Spatiotemporal dynamics of maximal and minimal EEG spectral power

Melisa Menceloglu, Marcia Grabowecky, Satoru Suzuki*

*Corresponding author for this work

Research output: Contribution to journalArticlepeer-review

Abstract

Oscillatory neural activities are prevalent in the brain with their phase realignment contributing to the coordination of neural communication. Phase realignments may have especially strong (or weak) impact when neural activities are strongly synchronized (or desynchronized) within the interacting populations. We report that the spatiotemporal dynamics of strong regional synchronization measured as maximal EEG spectral power-referred to as activation-and strong regional desynchronization measured as minimal EEG spectral power-referred to as suppression-are characterized by the spatial segregation of smallscale and large-scale networks. Specifically, small-scale spectral-power activations and suppressions involving only 2-7% (1-4 of 60) of EEG scalp sites were prolonged (relative to stochastic dynamics) and consistently co-localized in a frequency specific manner. For example, the small-scale networks for θ, α, β1, and β2 bands (4-30 Hz) consistently included frontal sites when the eyes were closed, whereas the small-scale network for γ band (31-55 Hz) consistently clustered in medial-central-posterior sites whether the eyes were open or closed. Large-scale activations and suppressions involving over 17-30% (10-18 of 60) of EEG sites were also prolonged and generally clustered in regions complementary to where small-scale activations and suppressions clustered. In contrast, intermediate-scale activations and suppressions (involving 7-17% of EEG sites) tended to follow stochastic dynamics and were less consistently localized. These results suggest that strong synchronizations and desynchronizations tend to occur in small-scale and large-scale networks that are spatially segregated and frequency specific. These synchronization networks may broadly segregate the relatively independent and highly cooperative oscillatory processes while phase realignments fine-tune the network configurations based on behavioral demands.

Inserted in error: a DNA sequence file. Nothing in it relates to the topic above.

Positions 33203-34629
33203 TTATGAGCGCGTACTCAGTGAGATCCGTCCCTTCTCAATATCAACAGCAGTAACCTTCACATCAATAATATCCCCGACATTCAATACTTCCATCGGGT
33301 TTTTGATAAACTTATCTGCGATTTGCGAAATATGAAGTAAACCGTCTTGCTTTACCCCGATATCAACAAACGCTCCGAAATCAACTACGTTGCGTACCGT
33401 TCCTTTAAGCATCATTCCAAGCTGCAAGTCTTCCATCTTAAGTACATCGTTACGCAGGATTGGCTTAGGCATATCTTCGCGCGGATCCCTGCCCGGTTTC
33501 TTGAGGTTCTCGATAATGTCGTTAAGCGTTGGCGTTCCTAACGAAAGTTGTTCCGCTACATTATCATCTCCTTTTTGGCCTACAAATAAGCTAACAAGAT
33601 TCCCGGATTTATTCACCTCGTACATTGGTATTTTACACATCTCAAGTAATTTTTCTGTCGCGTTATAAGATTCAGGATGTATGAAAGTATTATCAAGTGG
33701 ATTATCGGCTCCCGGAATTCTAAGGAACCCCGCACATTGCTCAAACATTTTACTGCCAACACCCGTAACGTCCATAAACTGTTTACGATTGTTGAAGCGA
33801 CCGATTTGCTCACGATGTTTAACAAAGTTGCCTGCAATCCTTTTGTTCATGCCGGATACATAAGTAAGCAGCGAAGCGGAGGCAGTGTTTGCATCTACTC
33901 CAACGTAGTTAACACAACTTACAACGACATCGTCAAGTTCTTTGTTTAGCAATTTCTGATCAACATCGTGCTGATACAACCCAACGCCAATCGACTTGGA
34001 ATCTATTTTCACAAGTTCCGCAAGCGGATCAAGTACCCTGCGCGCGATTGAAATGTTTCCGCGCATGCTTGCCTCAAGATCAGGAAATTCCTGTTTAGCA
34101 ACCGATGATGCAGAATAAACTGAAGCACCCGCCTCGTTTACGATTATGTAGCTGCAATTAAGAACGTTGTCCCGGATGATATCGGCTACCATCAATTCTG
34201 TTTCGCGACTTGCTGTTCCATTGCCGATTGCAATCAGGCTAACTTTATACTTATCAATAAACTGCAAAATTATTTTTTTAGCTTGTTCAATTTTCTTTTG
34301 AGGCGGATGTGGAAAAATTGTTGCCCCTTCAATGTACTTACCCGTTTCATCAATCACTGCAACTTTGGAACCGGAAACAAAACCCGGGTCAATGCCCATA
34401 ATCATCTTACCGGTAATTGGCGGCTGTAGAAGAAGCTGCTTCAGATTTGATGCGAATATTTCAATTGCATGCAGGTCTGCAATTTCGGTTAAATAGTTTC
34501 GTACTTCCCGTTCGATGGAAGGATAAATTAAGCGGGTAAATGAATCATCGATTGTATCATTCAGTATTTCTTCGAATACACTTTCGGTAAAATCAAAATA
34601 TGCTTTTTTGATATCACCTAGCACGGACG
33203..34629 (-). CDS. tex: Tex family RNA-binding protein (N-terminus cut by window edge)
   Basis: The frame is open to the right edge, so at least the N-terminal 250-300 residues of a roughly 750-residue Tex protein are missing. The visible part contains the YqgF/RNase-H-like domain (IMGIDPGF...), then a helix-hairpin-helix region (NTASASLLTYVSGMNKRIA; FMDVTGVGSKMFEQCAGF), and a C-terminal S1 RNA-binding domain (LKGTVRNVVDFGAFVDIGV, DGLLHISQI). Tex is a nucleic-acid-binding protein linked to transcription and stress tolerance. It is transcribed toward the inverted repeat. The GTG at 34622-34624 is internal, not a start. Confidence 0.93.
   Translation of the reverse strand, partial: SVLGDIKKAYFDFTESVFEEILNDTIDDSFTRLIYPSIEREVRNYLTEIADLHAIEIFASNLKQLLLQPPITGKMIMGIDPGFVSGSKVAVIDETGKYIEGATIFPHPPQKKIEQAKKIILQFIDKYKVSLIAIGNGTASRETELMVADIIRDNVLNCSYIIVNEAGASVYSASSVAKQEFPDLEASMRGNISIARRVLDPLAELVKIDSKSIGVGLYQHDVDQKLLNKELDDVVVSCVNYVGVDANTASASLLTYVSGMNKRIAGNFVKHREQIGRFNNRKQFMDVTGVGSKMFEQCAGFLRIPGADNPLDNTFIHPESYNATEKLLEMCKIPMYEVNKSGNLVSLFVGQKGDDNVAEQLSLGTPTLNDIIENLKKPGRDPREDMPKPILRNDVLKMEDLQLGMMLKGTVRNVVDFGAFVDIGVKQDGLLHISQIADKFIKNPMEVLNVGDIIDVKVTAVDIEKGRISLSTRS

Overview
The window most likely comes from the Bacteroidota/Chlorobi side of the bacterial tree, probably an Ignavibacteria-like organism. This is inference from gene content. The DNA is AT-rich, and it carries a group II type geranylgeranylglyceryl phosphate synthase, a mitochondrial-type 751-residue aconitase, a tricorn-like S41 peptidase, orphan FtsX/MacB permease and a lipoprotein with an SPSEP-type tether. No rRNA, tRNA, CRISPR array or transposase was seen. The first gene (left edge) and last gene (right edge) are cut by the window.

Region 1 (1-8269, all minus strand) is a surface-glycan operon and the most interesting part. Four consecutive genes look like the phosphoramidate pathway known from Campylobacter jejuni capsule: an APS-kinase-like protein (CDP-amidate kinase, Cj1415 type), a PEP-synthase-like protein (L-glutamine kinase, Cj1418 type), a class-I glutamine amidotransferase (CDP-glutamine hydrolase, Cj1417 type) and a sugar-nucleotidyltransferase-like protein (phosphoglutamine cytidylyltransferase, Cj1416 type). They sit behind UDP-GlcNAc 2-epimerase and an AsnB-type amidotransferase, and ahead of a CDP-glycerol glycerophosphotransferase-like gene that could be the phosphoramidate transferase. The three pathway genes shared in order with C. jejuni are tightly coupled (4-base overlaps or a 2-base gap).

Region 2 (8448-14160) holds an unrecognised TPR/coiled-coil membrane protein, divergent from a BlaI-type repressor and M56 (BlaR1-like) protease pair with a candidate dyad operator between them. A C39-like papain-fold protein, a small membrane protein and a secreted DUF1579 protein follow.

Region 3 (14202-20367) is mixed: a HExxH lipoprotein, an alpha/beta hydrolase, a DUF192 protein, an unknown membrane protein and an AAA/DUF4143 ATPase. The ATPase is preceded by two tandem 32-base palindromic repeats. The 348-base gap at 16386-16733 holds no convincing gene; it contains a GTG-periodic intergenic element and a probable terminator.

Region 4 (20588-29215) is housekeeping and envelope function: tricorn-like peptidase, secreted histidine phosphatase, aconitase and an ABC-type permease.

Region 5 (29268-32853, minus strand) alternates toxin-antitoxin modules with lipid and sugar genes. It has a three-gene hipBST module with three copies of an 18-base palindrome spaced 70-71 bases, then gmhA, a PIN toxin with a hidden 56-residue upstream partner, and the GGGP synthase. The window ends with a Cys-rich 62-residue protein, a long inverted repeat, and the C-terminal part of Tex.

Original languageEnglish (US)
Article numbere0253813
JournalPloS one
Volume16
Issue number7 July
DOIs
StatePublished - Jul 2021

ASJC Scopus subject areas

  • General

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